The stories that say that war in distant lands is not our problem.  The stories that, somehow, claim we have a right to defend elite resource extraction at the expense of Indigenous people and the poor.  The stories that support our ability to purchase myriad products without ever wondering about the pay or working conditions of the people who produced them, or how the hegemony over the lands where they are produced came to be.   And once we have opened up our own narratives so we can find our hearts and souls, we can begin to educate others.

The path of the Peace maker, I believe, requires that we understand the power of narrative.  And that we begin to teach others about this also.  Because if we mistake the capacity for violence, the capacity for evil, as residing in anything other than the narrative, we may delude ourselves into thinking that Peace or safety can be accomplished with violence.  This is the mistake humanity has been making for thousands of years. The mistake is that we assume the capacity for evil lies in something other than the narrative and that we can eliminate evil with violence targeted towards where ever it is we assume the evil lies.  And in attempting to eliminate evil with violence we develop violent narratives that allow us to perpetrate evil on others.   In today’s world, this is a mistake that the corporations and munitions manufacturers promote and profit from and that our media and our governments (which are both controlled by the corporations) also promote. 

We must resist.  The world they would create for us is not a world any of us want to live in.  We must resist.  We must question the narratives we are surrounded by as well as the ones we repeat in our own minds.  We must not only question the narratives, but we must engage in conversations that question all narratives and that expand our compassion to include all humanity.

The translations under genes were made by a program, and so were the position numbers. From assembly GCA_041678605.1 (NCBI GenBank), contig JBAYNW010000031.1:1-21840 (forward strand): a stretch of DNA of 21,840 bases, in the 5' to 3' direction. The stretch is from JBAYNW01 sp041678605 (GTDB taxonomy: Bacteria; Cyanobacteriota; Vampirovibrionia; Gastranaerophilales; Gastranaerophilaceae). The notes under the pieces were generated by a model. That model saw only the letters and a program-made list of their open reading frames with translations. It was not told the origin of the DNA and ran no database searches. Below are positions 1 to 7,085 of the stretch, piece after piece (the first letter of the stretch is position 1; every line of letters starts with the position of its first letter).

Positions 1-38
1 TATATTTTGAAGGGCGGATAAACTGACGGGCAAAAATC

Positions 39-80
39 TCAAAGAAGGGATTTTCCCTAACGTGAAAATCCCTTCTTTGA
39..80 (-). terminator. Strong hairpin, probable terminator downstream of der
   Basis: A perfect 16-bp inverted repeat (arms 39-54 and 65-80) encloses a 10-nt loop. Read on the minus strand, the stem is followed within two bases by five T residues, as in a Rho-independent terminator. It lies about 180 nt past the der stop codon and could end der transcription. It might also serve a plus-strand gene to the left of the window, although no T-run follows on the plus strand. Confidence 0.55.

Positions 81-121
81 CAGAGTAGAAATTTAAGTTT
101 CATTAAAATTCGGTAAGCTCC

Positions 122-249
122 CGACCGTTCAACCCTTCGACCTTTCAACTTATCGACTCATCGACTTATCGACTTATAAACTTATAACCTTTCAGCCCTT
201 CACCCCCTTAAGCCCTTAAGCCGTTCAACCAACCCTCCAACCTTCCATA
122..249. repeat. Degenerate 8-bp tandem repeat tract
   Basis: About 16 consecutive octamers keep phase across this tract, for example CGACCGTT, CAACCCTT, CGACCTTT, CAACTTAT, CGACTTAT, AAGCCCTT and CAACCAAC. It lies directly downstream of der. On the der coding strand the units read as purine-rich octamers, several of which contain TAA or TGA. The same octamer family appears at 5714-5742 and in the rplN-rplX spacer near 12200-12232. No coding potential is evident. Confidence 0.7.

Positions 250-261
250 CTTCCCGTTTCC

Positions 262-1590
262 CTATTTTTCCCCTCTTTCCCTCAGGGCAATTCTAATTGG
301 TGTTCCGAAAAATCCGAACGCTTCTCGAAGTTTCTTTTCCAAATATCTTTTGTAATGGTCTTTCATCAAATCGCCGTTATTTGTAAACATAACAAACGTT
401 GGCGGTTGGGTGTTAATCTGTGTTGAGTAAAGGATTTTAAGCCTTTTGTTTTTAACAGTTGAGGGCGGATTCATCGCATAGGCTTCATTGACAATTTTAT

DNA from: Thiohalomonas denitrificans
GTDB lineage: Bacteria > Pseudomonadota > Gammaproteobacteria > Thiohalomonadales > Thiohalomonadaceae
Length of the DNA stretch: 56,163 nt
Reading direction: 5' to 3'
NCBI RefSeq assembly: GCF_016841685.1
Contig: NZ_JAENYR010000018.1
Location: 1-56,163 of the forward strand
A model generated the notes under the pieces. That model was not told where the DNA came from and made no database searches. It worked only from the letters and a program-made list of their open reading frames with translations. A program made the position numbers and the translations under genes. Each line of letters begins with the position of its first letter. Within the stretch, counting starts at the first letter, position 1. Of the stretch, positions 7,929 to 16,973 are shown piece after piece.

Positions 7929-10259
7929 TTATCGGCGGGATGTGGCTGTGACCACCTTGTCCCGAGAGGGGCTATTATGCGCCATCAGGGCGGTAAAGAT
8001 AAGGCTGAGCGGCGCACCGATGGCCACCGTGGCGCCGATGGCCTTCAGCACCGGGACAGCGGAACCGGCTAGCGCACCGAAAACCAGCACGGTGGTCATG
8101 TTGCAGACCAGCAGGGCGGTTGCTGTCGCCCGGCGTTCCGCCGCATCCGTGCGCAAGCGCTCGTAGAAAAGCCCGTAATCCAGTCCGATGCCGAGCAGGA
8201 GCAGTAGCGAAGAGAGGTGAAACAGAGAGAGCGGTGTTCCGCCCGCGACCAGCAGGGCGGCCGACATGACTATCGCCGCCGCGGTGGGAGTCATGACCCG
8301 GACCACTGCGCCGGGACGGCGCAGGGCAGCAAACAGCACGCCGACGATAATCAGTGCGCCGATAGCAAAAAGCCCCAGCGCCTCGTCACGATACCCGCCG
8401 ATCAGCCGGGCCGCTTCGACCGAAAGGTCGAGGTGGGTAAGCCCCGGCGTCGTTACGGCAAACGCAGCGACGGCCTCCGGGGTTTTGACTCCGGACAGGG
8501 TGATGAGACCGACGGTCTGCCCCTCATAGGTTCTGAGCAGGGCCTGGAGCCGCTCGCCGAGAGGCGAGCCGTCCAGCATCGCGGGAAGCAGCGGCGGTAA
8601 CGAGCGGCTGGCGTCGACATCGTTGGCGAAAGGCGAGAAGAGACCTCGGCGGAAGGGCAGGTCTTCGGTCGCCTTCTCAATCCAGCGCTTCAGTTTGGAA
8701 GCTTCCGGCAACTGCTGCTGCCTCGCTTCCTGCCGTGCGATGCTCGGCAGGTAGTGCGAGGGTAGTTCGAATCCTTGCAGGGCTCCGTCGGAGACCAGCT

I challenge you, now, to question your privilege; to ferret out the narratives in your cultures and your religions and your economies that allow you, that allow us as privileged people, to remain ignorant of the fact that our privilege rests on the suffering of others.  We must question our narratives, we must expand the conversation.  The world will not have Peace until we do.  It is up to each of us.  It is up to me, and it is up to you.

Harvest McCampbell


For more thoughts on Peace Making please see our post Imagine Peace.

You can also find a number of other posts addressing Peace Making and Imagining Peace here:

Boycott for Peace!  Check out our compete Boycott List.  

We also have a few facebook memes that addresses Peace Making.  You can find them here:


Photo from Wikimedia Commons.

Boycott for Peace!


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  1. "Ronnie Barkan: I am a white, male, privileged, Israeli Jew. The first two characteristics are decided by nature, the last are decided by the state. It is important to mention that I am from the privileged. This is the core we are talking about.

    "The State of Israel was founded on the basis of ethnic cleansing, ethnic separation and ethnic supremacy which was codified into law. What started in ‘48 carried on under the guise of the law, to take away the rights of the others."

    Highlight and then right click the URL to open the article. Very much worth reading!

  2. " . . . there were two ways of looking at the world, but only one when you are starving."

    Terry Pratchett, 'Dodger,' fiction.


    . . . speaking of right and wrong.